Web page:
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Moral Fictionalism and God
Moral fictionalism says that morality is nonsense. Moral statements are fiction. Moral fictionalism is common in modern philosophy. It teaches that morality is incoherent logically but it is better to go along with it. "It's fictitious but stick with it," is the advice given. For example, they will say that the law: "Do the greatest good and the least evil" contradicts the law that you can't kill a person to get their organs that are needed to save five lives through transplants. They say a mother is not obligated to give her kidney to save her son from certain death. Then they say that you should kill two attackers to save your own life even though two lives are taken to save one. 
The supporters of morality can't say their rules are about preventing people from taking advantage of the rules. If the law is good that lets you kill to save five lives by providing transplants then it is good and can't be banned just because people abuse it. Knives are abused and you don't ban them. They are not concerned about people taking advantage when they make their rules and then make other ones that contradict them!
If moral fictionalism is true, then it is a pity it is. And it would make many people very dangerous. That is ugly enough. But people are making things worse if they begin bringing the moral laws of God and religion into the debate. If morality is fiction or myth, it is therefore immoral if you try to justify any moral code on the human level. (I know that is contradictory but moral fictionalism contradicts itself by saying its immoral to invent morality). It is even more immoral if you say God revealed the moral code and it is to be embraced for God never lies and never makes mistakes. Most people even religious ones don't worry about religious rules all the time. They just get on with life.
Fictionalism would justify the morality of secularism better than religion. For example, all want to believe that animals should not be gratuitously tortured to death. But in religion, there is disagreement about what we should do. Some want us to hold Sabbath on a Friday and others on a Saturday and others on a Sunday! And so on ad nauseum! Not all want to believe that.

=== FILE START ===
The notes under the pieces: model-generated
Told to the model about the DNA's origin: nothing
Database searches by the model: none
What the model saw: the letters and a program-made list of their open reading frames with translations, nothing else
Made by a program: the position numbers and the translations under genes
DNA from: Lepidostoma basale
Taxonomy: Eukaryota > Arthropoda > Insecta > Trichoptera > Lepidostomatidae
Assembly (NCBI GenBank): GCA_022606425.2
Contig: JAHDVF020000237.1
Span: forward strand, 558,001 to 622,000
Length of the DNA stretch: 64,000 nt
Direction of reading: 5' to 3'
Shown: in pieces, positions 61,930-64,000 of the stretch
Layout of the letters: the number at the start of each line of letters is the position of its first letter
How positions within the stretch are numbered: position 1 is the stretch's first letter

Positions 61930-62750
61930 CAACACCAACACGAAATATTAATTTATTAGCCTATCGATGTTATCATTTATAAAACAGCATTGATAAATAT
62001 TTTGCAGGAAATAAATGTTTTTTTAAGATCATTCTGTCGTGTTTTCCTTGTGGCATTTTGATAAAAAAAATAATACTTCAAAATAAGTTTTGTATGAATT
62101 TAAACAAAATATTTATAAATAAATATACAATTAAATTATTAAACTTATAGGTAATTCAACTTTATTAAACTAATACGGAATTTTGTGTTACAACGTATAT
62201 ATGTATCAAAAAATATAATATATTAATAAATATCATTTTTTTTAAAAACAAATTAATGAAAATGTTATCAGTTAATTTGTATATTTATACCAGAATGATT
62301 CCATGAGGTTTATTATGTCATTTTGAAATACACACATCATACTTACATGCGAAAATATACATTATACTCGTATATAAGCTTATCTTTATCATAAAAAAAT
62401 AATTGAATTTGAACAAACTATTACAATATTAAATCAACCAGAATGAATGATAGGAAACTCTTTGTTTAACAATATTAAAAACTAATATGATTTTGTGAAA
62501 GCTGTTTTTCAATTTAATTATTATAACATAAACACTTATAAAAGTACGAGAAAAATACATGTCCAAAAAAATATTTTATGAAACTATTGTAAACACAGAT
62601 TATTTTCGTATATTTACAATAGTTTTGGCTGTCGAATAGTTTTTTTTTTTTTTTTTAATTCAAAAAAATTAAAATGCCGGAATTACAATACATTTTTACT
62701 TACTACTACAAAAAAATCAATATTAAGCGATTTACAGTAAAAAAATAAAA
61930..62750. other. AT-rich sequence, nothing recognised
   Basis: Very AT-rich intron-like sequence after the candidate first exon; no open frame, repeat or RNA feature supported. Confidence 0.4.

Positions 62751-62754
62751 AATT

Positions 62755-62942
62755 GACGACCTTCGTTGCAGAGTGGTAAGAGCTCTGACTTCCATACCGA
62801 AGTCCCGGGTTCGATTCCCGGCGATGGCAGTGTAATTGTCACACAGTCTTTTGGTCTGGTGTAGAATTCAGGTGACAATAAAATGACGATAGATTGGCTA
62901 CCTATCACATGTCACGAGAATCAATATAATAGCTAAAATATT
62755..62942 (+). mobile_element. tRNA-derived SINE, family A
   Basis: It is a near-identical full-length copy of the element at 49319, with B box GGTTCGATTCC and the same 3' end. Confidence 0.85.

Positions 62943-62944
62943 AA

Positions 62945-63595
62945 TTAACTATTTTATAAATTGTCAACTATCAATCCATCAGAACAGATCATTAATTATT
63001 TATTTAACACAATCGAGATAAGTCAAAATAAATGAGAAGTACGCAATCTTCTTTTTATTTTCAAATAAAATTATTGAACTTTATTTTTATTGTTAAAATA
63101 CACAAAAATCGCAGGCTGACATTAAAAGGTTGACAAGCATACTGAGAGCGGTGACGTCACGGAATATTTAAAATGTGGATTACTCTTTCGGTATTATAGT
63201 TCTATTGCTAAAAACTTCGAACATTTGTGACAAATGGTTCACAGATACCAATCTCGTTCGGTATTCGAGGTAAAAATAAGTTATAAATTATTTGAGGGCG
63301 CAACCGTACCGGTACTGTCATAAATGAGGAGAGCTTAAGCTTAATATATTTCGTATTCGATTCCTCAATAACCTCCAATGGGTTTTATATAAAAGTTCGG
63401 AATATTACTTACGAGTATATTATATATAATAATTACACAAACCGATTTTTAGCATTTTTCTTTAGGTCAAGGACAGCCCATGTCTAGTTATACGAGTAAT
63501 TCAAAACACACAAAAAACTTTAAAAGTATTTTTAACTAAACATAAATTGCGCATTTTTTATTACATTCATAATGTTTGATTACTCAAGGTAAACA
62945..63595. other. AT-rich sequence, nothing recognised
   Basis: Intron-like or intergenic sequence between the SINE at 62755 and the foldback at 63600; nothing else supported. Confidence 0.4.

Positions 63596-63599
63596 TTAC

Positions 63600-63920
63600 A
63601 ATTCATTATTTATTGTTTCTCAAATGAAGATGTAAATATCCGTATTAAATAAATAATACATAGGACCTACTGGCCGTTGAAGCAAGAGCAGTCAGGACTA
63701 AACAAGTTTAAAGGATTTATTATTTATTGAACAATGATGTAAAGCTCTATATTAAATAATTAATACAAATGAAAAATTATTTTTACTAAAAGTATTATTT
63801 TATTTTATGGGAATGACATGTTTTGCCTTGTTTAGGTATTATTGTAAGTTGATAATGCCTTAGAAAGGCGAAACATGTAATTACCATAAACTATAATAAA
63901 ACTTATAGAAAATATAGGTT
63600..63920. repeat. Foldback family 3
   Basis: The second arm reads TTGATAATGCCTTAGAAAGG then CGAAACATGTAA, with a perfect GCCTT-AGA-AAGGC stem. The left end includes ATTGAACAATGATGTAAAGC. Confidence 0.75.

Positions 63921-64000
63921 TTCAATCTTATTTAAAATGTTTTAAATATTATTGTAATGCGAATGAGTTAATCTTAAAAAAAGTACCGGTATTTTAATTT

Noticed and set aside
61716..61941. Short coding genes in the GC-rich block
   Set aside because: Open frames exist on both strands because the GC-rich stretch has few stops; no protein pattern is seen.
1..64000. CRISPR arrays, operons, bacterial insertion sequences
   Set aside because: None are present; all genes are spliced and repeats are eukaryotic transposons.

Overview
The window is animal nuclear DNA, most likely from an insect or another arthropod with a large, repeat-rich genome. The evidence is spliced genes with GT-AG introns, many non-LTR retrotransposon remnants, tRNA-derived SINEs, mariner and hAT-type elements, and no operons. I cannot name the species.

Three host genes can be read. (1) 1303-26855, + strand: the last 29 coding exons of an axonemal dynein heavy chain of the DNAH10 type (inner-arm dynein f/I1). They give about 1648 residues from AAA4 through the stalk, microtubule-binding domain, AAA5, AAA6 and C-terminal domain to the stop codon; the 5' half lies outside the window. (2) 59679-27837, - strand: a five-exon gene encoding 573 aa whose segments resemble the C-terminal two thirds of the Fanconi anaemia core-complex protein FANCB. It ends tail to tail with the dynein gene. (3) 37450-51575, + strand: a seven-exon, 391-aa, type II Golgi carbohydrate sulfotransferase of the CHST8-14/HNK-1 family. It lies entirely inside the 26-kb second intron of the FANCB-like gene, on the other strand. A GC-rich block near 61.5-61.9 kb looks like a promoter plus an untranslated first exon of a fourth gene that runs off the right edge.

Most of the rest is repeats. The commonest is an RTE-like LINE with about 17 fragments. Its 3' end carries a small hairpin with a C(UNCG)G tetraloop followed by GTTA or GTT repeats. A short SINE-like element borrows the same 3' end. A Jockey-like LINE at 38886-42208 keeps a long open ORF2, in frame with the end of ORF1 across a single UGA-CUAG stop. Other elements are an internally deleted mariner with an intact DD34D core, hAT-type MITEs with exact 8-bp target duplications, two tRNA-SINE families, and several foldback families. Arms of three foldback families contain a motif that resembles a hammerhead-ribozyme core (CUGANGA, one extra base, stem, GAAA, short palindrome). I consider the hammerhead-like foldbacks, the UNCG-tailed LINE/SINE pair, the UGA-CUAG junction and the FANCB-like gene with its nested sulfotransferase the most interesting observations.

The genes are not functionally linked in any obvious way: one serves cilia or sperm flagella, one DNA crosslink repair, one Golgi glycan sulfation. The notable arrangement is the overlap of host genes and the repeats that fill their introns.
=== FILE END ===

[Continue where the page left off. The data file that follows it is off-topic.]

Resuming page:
If moral fictionalism is true, then to say morality is right for God gave it and enacted its laws is to make it even more fictitious not less. If you tell a lie, that is bad . But there is more badness added on if you make that lie worse by saying God told you it was the truth. To make morality more fictitious than it is is to work for its demolition.
Suppose I invent morality. I have invented it. If I invent the notion that God has invented it not me, that that is far more inventing. The fictitious morality is made more fictitious by appeals to divine authority.
If fictionalism is true, there is nothing belief in God or religion can do to make it untrue. The religions all claim they are able to make it untrue and they cannot all be right.
Christianity wants people to believe in objective morality and it in its craftiness it smuggles in God to try and infer that unless you believe in God you cannot really believe in objective morality. This also contradicts Christianity's ethic: nobody is to be forced to believe and love God. If you have to believe in God to believe in morality then there is no free will in that. We feel compelled to believe in morality and fear the consequences if people stop believing in it. Not only does the God idea fail to validate morality it makes any "morality" based on it incoherent and hypocritical.
Those who say there is no objective morality if there is no God are saying there cannot be a value system unless there is some justified authority, a person to sanction and validate and endorse it. But if morality is real it is real in the sense that a bird is a bird and not a stone. You don't need some authority to distinguish between a bird and a stone. They are different period. Also to say that there is no morality without an authority to approve it is an argument for authority not morality. Any morality based on such a notion is nonsense and fiction. Belief in God paradoxically implies that moral fictionalism is true. Moral fictionalism can pose as morality without contradicting itself for if morality is nonsense then it is not nonsense to say that morality is real. If morality is fiction then it is okay to pretend you take it seriously.
If God alone is what matters, and if he endorses moral fictionalism, then it is given more impetus than it would get if there is no God. God makes the problem worse not better! If we are to regret that morality is fiction then we have less reason to if God endorses the nonsense of morality.
Handbook of Christian Apologetics, Peter Kreeft and Ronald Tacelli, Monarch Publications, East Sussex, 1995
The Future of Atheism, Alister McGrath and Daniel Dennett, Robert B Stewart, SPCK, London , 2008
Ethics: The Fundamentals, Julia Driver, Blackwell Publishing, Oxford, 2007